|Leaf arrangement (phyllotaxy)||More varied than grassy weeds and turfgrasses||Usually alternate (in which only one leaf grows, as opposed to two leaves next to each other on both sides of the stem)|
|Leaf veins||Netted veins (meaning they branch out like a tree); can be pinnate or palmate||Parallel veins (meaning they run in parallel lines along the length of the leaf)|
|Flowers||● Usually showier than grassy weeds and turfgrasses|
● Have petals in multiples of four or five
|● Flowers are unremarkable|
● Have petals in multiples of three
|Stems||● Usually solid|
● Nodes usually have one or two leaves
|● Usually hollow and rounded|
● Nodes are usually hard and closed
|Root system||Broadleaves have taproots, which is a thick root with smaller branches that digs deep into the ground.||Grassy weeds have fibrous roots, which are a collection of smaller, thinner roots that spread out horizontally instead of digging straight down.|
|Seedlings||Sprout with two “leaves”||Sprout with one “leaf”|
While broadleaf and grassy weeds do differ a lot, they also have similarities. Weeds spread very fast, no matter the type of weed. They also thrive when your lawn is in poor shape, so always keep your turf in top form with good lawn care practices to prevent weeds of all shapes and sizes.
FAQ about broadleaf and grassy weeds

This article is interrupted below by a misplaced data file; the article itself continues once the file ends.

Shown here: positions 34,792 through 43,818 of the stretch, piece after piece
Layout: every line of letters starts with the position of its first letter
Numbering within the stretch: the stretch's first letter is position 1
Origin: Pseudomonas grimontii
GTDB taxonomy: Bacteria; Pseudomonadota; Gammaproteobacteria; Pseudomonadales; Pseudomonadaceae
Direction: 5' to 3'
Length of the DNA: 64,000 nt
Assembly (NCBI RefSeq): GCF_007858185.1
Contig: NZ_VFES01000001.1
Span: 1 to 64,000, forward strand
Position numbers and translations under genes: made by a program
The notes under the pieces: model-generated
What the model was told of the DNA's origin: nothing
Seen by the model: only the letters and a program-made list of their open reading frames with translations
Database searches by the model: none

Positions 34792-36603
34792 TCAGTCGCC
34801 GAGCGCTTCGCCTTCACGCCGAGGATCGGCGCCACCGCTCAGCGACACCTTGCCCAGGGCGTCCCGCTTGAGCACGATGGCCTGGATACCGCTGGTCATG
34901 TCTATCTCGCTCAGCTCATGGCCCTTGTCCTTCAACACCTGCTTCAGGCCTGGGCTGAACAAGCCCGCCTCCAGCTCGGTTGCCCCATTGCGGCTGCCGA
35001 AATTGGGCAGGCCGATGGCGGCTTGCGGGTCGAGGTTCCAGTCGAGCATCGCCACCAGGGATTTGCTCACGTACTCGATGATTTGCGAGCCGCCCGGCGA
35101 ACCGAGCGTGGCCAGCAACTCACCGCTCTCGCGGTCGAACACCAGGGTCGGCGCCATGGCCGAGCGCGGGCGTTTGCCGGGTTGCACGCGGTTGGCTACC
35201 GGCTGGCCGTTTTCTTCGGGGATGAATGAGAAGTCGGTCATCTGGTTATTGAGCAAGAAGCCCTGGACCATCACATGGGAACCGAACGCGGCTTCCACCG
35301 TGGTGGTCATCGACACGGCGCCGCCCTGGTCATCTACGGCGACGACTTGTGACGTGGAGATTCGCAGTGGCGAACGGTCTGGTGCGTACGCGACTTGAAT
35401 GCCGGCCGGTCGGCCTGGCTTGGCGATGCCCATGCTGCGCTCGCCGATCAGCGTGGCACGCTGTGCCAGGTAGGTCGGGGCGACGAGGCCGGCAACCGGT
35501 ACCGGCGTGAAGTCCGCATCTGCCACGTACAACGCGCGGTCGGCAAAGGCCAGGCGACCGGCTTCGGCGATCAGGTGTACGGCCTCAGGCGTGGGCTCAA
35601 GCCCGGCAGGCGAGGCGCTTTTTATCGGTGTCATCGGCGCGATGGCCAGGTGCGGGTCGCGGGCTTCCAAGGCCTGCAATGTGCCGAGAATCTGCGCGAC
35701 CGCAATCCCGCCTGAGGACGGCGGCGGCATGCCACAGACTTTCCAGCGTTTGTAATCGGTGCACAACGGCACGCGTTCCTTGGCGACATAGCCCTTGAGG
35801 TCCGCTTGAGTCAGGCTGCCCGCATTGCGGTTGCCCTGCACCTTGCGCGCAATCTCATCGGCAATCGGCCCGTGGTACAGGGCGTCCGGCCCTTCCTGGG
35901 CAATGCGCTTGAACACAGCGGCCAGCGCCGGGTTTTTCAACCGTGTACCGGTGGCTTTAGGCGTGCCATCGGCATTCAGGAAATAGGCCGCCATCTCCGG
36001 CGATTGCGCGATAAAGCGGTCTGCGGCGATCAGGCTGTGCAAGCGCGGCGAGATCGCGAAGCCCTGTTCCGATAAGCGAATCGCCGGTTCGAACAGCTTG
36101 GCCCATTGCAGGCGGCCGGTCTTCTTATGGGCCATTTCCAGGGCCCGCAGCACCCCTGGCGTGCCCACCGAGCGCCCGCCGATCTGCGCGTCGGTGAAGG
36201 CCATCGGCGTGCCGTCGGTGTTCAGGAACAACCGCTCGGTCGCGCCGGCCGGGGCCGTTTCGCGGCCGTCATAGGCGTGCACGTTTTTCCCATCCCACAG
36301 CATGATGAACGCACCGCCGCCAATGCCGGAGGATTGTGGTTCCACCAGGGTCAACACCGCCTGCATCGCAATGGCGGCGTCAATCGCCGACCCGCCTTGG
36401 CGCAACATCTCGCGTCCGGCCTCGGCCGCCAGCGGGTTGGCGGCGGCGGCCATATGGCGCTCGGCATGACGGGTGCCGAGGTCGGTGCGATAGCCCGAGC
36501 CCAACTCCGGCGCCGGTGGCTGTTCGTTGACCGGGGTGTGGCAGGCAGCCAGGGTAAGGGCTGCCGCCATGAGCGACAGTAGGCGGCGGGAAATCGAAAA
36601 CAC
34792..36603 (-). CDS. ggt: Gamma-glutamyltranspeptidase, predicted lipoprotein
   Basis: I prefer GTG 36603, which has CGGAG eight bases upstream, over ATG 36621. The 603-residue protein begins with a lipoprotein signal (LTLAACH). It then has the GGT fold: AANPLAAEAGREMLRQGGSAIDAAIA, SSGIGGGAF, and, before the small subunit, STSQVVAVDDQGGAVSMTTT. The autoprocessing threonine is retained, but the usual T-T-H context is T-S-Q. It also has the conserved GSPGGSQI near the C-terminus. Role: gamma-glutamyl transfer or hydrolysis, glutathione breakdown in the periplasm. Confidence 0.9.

Good lawn maintenance goes a long way. Staying on top of properly mowing and watering your lawn make up the bulk of weed prevention, but it’s also important to practice proper lawn fertilization. Too much or too little of anything can be harmful, even in lawn care.
It’s important for homeowners to know what weeds are in their lawns because it helps them formulate a proper weed control program. For example, controlling broadleaf weeds through hand-pulling can be more difficult, as you need to remove the deep taproot in its entirety. Another example is how annual weeds are easier to control than perennial weeds.
Proper weed identification is also important so you know what type of weed killer should be used and when. Winter annuals should be targeted with a post-emergent herbicide in the fall or early spring, for example. Knowing when a weed is expected to sprout will also make pre-emergent herbicides more effective.
Although nutsedge (also called nutgrass) looks like grass and can be considered a grass-like weed, it’s a different category when it comes to weed control. These monocots are notoriously difficult to get rid of, so it’s important to know the distinction, as not all weed killers that work on grassy weeds will work on sedges like nutsedge.
There are some broadleaf weeds that do look like grass, such as doveweed. However, that doesn’t make them grassy weeds. Their method of control can be quite different, so always check your weeds carefully using the identification tips in this article.
When to hire a professional weed control service
If you’re unsure about your weed identification skills or simply don’t have the time to weed out unwanted plants, then it might be time to bring in the big guns. Professional lawn care services have the knowledge and expertise to get rid of weeds plaguing your lawn so that you don’t have to worry about doing it yourself. Connect with a Lawn Love pro today to take care of all your lawn care and landscaping needs, including weed control.